Apple's iPad Mini plans are, if the leaks are anything to go by, shaping up for a launch later in 2012, but hardware is only half the story: Apple needs a solid context with which to frame its smaller slate. One of the company's most significant strengths is not only launching new devices, but telling us why we should want them and how they're "perfect" for our lives. However, with Steve Jobs' scathing comments about "tweener" tablets still ringing strong, how will Apple sell us that this is a sensible inevitability not a blushing backtrack?
Jobs' argument was that a 7-inch tablet was simply too small for adult hands to use the UI properly. "While one could increase the resolution of the display to make up for some of the difference," he justified, "it is meaningless unless your tablet also includes sandpaper so that the user can sand down their fingers to around one quarter of their present size."
Now, it wouldn't be the first time that Apple has said it insists on doing one thing, and then promptly does something else. Nonetheless, holding back from the 7-inch tablet market and then diving in with a new iPad Mini would be one of the biggest turnarounds to-date. It'll take more than the famed "reality distortion field" to give a smaller tablet some believable justification.
Perhaps that context will be what Apple has learned from a few generations of iPad. When Steve Jobs made his sweeping dismissal of 7-inchers, it was back in October 2010; the original iPad had only been on sale since April that year, and stock was seriously constrained for several months. In some ways, Jobs was commenting blind; or, at least, based on Apple's own opinions around tablet use rather than what the market was telling them.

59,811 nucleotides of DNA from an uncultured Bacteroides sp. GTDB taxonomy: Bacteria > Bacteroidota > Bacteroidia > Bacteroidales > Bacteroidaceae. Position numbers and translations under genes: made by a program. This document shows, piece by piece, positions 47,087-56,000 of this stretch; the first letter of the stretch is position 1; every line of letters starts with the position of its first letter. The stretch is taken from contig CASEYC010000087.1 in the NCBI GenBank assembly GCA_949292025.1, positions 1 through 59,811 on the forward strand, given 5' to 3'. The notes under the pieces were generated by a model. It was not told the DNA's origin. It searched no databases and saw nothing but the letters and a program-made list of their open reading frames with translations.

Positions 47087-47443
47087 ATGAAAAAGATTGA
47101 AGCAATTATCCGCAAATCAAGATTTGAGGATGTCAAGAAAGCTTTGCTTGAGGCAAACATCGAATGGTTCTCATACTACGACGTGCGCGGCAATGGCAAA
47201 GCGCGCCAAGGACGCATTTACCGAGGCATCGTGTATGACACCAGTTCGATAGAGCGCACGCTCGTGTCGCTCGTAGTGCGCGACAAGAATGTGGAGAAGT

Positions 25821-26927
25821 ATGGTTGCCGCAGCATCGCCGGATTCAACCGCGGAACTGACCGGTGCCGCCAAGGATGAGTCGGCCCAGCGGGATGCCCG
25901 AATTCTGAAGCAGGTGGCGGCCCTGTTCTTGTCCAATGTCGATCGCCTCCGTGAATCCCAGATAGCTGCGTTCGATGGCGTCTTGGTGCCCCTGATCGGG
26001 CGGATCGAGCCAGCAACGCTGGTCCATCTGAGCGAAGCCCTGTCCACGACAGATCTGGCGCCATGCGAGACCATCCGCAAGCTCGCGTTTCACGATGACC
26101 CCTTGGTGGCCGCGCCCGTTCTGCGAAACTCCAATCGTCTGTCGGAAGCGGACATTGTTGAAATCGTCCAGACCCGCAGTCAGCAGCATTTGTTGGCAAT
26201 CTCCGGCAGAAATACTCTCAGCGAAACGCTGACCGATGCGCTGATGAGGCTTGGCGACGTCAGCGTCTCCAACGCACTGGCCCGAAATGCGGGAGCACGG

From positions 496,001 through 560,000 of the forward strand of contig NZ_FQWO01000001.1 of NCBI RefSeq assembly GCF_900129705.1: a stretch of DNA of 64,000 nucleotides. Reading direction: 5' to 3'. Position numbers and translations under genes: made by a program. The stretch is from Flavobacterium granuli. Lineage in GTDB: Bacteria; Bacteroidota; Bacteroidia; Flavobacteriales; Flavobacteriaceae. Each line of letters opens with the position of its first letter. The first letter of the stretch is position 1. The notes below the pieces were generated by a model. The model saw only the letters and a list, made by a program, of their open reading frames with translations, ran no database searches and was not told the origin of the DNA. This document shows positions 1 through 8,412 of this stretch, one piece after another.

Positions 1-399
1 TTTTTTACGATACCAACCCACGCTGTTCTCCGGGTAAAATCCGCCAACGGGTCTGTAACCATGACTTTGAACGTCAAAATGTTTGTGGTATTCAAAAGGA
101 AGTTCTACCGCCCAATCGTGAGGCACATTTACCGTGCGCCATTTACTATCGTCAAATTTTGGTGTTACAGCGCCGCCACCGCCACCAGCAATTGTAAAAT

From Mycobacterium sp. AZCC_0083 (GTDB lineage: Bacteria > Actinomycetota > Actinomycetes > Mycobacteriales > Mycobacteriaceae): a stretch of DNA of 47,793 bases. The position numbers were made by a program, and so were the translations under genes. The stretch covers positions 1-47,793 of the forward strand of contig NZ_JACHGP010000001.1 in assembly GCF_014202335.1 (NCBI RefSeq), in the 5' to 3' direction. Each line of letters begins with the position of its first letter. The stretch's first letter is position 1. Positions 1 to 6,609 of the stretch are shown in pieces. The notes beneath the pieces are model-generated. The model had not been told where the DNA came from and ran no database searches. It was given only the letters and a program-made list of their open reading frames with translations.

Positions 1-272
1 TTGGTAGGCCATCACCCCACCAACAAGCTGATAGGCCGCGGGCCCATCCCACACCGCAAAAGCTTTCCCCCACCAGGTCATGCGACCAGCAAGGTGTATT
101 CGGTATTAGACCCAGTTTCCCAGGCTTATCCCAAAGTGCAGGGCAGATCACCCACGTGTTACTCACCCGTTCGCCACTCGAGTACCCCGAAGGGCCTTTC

In the intervening period, we've seen tablets overshadow ereaders in many ways, while smartphones have grown in scale to the 5.3-inch monsters from Samsung and others. Apple has launched iBooks Textbooks, too, pushing the iPad further into eduction settings. We've also seen Retina Display technology arrive, refining the resolution of the interface. As we speculated yesterday, Apple might see Retina as an essential addition to the iPad Mini if it's to fit into the overall strategy of the firm.
So, could Tim Cook take the stage and push ebook and digital textbook consumption as a primary goal of the iPad Mini? "Since we launched the iPad, we've seen it enter markets we hardly dreamed of back in 2010" the Apple CEO might say. "Readers, both at home and at school, have seized on the iPad as a magical way of exploring new literary worlds and expanding their horizons; now, we're lowering the cost of entry to all that, and we're making it even easier to take knowledge with you."
Apple is stubborn when it feels it needs to be - it waited out the Flash argument until Adobe conceded defeat and adopted HTML5, for instance - but it's also not afraid to do an about-turn if it smells a new market it can cash in on. The time may be right for a "tweener"; the big question is how Apple might convince us that time is now.
[Image credit: Ciccaresedesign]